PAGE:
I love everything about GoPro. As the story goes, CEO & Founder Nick Woodman hustled belts out of his VW van before bootstrapping his way into a billion dollar blue ocean. It’s f’ing incredible and it’s everything that I aspire to do within my lifetime.
Their media strategy empowers people and drives them to live out the brand. To be a hero. It was never a matter of if I was going to buy my own GoPro, just a matter of when.
In January embarked on a trip to the United Kingdom and Southeast Asia. It meant leaving my Nikon D3100 at home and picking up a brand new Hero3+ Black Edition from Amazon. It was probably unnecessary to get the nicest model as I’m a total amateur but who doesn’t like nice things.
Unfortunately about midway through my GoPro Hero3+ started randomly freezing. The camera get stuck on the default recording setting when powered up and would require a hard restart (replacing the battery) before functioning again.
I scoured the forums and the web for answers and saw the problem was pretty common, so I vowed that once I got to Ho Chi Minh City, Vietnam that I’d sit down and get it fixed. Fixing the camera has lead to me replacing the battery, reformatting the SD card, re-installing the software and praying to the electronic gods who never seem to listen.
Nothing worked. The GoPro still freezes.
Okay so the camera is defective. I’m going to have to file a customer service ticket and get this resolved.I’m confident going into the process though and who wouldn’t be? Everything about GoPro is awesome. If they want me to be a hero, then their customer support team has to emulate the same message.
We’re living in the age of Zappos and WPEngine (I really love those guys), customer support for cool companies is a given right?
Unfortunately dealing with GoPro’s customer service has been completely robotic and** scripted. **I started writing this post on Sunday afternoon not to whine and complain (okay there is some of this), but to raise a serious question mark around why a company that’s built on cool can be so awful at customer service.
Message #1 I’m In Vietnam
It was a long-shot asking to trade the product in, but it’s GoPro so I thought it was worth a shot. I have all of the items with me, so we could do a 1:1 trade with one of the few authorized dealers here in town.
A few things to note:
- The firmware update didn’t work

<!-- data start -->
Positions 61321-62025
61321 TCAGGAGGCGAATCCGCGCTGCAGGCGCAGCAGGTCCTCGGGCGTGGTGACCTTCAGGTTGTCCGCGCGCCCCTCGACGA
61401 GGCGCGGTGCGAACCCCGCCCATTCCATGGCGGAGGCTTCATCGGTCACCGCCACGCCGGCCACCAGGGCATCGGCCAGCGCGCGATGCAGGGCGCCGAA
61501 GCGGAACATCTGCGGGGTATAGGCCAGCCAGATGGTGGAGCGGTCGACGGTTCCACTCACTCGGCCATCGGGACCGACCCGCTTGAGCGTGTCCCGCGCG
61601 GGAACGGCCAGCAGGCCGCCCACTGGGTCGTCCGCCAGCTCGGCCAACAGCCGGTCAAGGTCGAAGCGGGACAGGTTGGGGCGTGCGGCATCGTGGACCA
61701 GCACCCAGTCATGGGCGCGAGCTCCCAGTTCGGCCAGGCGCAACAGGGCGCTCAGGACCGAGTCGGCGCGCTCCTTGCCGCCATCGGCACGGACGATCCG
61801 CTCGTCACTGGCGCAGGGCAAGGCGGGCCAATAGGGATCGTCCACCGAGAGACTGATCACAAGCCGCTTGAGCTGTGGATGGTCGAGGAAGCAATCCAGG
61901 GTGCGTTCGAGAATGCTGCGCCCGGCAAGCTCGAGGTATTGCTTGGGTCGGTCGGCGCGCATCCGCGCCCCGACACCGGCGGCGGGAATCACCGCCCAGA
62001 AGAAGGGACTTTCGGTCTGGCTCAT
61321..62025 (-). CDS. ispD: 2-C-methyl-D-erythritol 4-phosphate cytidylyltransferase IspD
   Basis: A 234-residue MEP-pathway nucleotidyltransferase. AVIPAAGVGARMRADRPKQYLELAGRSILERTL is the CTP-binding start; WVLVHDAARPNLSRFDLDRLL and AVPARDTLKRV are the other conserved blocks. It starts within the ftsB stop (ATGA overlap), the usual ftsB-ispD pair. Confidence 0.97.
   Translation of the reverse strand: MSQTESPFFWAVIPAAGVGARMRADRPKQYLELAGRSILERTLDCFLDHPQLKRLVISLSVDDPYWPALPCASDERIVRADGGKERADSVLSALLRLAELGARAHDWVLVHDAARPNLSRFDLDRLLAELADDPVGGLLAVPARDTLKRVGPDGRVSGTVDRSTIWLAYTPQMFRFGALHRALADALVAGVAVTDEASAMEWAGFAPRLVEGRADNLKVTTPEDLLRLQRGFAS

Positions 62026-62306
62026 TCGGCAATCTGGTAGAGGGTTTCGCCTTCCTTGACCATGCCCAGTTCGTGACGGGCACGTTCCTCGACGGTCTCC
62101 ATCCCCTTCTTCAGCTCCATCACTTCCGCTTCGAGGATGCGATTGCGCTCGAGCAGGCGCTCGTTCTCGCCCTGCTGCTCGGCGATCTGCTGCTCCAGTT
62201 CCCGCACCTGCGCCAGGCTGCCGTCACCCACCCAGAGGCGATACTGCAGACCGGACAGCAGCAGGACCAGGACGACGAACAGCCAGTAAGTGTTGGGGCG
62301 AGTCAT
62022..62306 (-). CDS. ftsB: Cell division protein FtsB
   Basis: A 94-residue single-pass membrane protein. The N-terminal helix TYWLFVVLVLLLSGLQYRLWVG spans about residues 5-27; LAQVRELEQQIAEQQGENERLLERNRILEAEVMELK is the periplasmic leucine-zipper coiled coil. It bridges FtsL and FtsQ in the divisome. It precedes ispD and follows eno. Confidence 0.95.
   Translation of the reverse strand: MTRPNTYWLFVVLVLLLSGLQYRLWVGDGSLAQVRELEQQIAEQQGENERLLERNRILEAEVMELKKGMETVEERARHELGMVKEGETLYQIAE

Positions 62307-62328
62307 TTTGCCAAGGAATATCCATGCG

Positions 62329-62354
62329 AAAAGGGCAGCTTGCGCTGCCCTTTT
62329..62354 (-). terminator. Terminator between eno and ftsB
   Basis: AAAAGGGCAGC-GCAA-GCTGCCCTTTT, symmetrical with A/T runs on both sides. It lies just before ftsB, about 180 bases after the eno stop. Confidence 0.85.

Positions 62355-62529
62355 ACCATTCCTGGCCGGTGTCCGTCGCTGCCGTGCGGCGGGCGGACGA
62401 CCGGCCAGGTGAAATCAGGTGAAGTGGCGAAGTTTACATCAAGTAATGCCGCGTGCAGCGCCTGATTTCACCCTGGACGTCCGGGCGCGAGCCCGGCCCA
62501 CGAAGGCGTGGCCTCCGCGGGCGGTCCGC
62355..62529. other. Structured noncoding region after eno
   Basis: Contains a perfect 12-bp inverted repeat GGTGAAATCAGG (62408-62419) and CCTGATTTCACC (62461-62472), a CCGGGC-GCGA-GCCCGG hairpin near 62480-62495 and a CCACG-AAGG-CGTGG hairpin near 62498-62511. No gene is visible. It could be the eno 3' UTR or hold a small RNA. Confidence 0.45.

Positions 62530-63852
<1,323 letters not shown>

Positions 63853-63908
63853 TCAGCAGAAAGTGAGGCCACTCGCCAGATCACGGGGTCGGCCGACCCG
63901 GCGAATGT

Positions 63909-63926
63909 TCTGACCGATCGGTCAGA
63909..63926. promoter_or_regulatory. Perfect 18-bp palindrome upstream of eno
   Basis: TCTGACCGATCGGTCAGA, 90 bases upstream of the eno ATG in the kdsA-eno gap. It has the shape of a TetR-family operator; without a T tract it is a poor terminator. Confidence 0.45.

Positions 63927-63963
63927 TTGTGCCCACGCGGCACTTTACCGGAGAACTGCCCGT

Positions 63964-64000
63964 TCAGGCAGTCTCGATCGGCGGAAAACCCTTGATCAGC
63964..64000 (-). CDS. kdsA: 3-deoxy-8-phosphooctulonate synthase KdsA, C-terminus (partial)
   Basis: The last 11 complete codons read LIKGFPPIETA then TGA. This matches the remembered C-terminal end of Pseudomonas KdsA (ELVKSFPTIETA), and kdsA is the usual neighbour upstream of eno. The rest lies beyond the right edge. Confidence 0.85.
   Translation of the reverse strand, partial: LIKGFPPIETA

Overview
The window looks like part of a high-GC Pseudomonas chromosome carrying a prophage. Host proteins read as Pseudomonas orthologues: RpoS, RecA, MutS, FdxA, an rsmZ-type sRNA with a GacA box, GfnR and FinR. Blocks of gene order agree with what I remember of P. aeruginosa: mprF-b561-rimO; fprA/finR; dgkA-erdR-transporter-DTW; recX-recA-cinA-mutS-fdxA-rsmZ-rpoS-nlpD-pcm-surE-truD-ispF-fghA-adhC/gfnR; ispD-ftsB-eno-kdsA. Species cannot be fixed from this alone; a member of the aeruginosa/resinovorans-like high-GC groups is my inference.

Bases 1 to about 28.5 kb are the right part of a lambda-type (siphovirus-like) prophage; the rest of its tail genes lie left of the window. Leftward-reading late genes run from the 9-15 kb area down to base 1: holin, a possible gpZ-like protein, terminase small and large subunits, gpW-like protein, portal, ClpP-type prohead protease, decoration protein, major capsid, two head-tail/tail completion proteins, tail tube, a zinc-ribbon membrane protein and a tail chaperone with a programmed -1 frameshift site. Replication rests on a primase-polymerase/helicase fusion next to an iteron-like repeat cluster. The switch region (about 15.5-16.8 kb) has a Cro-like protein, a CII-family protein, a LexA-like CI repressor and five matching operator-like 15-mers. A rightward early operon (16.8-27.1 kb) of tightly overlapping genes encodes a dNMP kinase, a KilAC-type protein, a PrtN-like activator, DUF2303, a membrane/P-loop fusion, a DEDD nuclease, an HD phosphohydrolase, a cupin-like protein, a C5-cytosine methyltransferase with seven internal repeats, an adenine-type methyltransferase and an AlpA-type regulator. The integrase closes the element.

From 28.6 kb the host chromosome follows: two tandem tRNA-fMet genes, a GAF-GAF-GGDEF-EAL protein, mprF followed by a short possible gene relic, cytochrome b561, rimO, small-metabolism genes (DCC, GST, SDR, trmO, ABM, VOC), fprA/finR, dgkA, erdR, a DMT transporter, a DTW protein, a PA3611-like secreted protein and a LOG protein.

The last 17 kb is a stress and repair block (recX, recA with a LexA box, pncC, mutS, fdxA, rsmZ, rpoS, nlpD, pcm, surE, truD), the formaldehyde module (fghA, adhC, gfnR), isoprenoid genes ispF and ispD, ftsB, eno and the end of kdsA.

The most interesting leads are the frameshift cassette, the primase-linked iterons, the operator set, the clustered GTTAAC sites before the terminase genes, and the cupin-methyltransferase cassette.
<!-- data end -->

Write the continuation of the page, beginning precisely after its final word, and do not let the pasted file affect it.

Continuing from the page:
- I’m in Vietnam
- I tried starting it up with the battery in and outside
Message #2 Response from Andrew
It’s totally scripted with ZERO personalization. This is how you make people upset and hate you. This is what you expect from shitty companies that don’t care about their customers. This is not what I expected to hear from GoPro.
Sure I whined a little bit and through an option out there that probably wasn’t going to work, but at least acknowledge the situation and tell me that it can’t happen.
Message #3, #4, #5 I try everything, still nothing
Admittedly, I’m a bit pissed that the response I got was so robotic. I called Andrew out for it to see if he would respond to the next message like a normal human would. You’ll see in the next set of screenshots that clearly I was asking too much.
In the end, I want the camera to work, so I went ahead and tried everything. I even bought another GoPro battery at the licensed dealer here in Ho Chi Minh City. Nothing worked.
Message #6 Andrew proves he really is a robot
GoPro Support proves to be as corporate as they come as the script Andrew sends is filled with buzzwords like “unfortunately” “our apologies” and “as soon as possible”.
He neglects to acknowledge that fact that I’m outside of the US or that I called him out for not sending a personal response back. A replacement as soon as possible is going to be difficult when I’m in Asia.
It pains me to the end of my existence to say this, but Comcast’s customer support is better than GoPro’s.
Message #7 I send the information over
I sent Andrew S. my address, serial number and proof of purchase. I also went on to tell him that I’m in Asia again which would complicate the issue.
Message #8 Okay this is ridiculous now
Yes, I’m sure that GoPro is sorry about the inconvenience. The lack of acknowledging anything sent over in previous messages really shows that.
Message #9 – The last stand
As a customer, it’s normal for me to be concerned about shipping $400 camera from Asia to California. It would be tragic if it were to somehow not arrive and then I was forced to continue trying to communicate with robotic Andrew.
Even though there’s no hope, I again bring up the idea of purchasing another one locally. All I want is my GoPro to work and to be able to capture some footage of the incredible experiences that I’m having.
I submitted Message #9 at 3/15/2014 9:33 pm and I’m still waiting for a response.
Failing to address the issue with any sort of personalization raises concerns about how much GoPro really cares about their customers. I doubt that I’ve been the only one to get this level of support which raises the question, why is a billion dollar company that’s built on cool and empowering people going public with customer service that’s worse than Comcast?
My guess? Competition.
GoPro doesn’t have any. There isn’t another reputable company in the world that makes a similar camera. They know that they’re the only game in town so they can throw robotic Andrew’s out on the front line to deal with customers because they are your only option.
When you go to the DMV, you expect it to suck. When you order a GoPro and buy into the Be A Hero movement, you expect an awesome experience that’s portrayed in all of their branding.
It’s too bad the awesome experience ends as soon as the user requires some support.
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